Sunday 4 November 1666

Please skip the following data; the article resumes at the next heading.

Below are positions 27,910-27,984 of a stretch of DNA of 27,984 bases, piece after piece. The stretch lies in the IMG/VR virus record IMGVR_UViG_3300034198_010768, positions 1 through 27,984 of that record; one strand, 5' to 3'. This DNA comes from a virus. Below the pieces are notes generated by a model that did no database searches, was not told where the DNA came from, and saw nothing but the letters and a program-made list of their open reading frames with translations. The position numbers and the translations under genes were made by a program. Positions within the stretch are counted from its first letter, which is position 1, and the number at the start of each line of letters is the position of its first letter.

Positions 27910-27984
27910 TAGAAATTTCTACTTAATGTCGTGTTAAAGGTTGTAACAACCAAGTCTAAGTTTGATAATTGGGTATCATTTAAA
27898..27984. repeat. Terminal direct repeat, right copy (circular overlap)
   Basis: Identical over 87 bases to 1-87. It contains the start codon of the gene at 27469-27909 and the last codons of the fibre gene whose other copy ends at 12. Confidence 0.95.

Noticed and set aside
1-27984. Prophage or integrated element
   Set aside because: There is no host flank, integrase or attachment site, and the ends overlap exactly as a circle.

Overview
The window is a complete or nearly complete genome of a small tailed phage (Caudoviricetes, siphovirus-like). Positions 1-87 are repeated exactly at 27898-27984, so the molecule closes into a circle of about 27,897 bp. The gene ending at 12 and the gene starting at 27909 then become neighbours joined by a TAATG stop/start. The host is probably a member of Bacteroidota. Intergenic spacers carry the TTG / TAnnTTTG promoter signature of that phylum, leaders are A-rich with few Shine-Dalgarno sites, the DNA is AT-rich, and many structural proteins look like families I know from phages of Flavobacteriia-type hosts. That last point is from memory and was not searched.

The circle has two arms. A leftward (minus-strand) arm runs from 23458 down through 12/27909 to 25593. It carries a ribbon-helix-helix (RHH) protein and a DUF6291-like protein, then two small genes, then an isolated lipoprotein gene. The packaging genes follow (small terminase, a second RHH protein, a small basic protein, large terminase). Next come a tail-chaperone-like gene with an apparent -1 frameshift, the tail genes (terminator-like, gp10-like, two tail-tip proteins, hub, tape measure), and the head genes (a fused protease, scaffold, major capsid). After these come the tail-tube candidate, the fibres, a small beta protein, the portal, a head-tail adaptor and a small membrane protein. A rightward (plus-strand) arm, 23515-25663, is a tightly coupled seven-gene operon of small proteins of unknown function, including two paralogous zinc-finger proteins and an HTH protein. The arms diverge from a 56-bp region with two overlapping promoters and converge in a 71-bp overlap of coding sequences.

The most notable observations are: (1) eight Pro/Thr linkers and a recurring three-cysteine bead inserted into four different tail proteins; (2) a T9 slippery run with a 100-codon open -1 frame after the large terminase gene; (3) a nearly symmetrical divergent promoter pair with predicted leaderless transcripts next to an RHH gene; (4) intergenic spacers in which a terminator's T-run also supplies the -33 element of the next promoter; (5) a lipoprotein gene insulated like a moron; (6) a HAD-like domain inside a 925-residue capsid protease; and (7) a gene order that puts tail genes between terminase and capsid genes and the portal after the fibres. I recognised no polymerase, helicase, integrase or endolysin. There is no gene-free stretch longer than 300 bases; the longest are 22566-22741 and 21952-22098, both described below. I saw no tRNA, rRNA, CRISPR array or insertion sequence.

(Lord’s day). Comes my taylor’s man in the morning, and brings my vest home, and coate to wear with it, and belt, and silver-hilted sword. So I rose and dressed myself, and I like myself mightily in it, and so do my wife. Then, being dressed, to church; and after church pulled my Lady Pen and Mrs. Markham into my house to dinner, and Sir J. Minnes he got Mrs. Pegg along with him. I had a good dinner for them, and very merry; and after dinner to the waterside, and so, it being very cold, to White Hall, and was mighty fearfull of an ague, my vest being new and thin, and the coat cut not to meet before upon my breast. Here I waited in the gallery till the Council was up, and among others did speak with Mr. Cooling, my Lord Chamberlain’s secretary, who tells me my Lord Generall is become mighty low in all people’s opinion, and that he hath received several slurs from the King and Duke of York. The people at Court do see the difference between his and the Prince’s management, and my Lord Sandwich’s. That this business which he is put upon of crying out against the Catholiques and turning them out of all employment, will undo him, when he comes to turn-out the officers out of the Army, and this is a thing of his own seeking. That he is grown a drunken sot, and drinks with nobody but Troutbecke, whom nobody else will keep company with. Of whom he told me this story: That once the Duke of Albemarle in his drink taking notice as of a wonder that Nan Hide should ever come to be Duchesse of York, “Nay,” says Troutbecke, “ne’er wonder at that; for if you will give me another bottle of wine, I will tell you as great, if not greater, a miracle.” And what was that, but that our dirty Besse (meaning his Duchesse) should come to be Duchesse of Albemarle? Here we parted, and so by and by the Council rose, and out comes Sir G. Carteret and Sir W. Coventry, and they and my Lord Bruncker and I went to Sir G. Carteret’s lodgings, there to discourse about some money demanded by Sir W. Warren, and having done that broke up. And Sir G. Carteret and I alone together a while, where he shows a long letter, all in cipher, from my Lord Sandwich to him. The contents he hath not yet found out, but he tells me that my Lord is not sent for home, as several people have enquired after of me. He spoke something reflecting upon me in the business of pursers, that their present bad behaviour is what he did foresee, and had convinced me of, and yet when it come last year to be argued before the Duke of York I turned and said as the rest did. I answered nothing to it, but let it go, and so to other discourse of the ill state of things, of which all people are full of sorrow and observation, and so parted, and then by water, landing in Southwarke, home to the Tower, and so home, and there began to read “Potter’s Discourse upon 1666,” which pleases me mightily, and then broke off and to supper and to bed.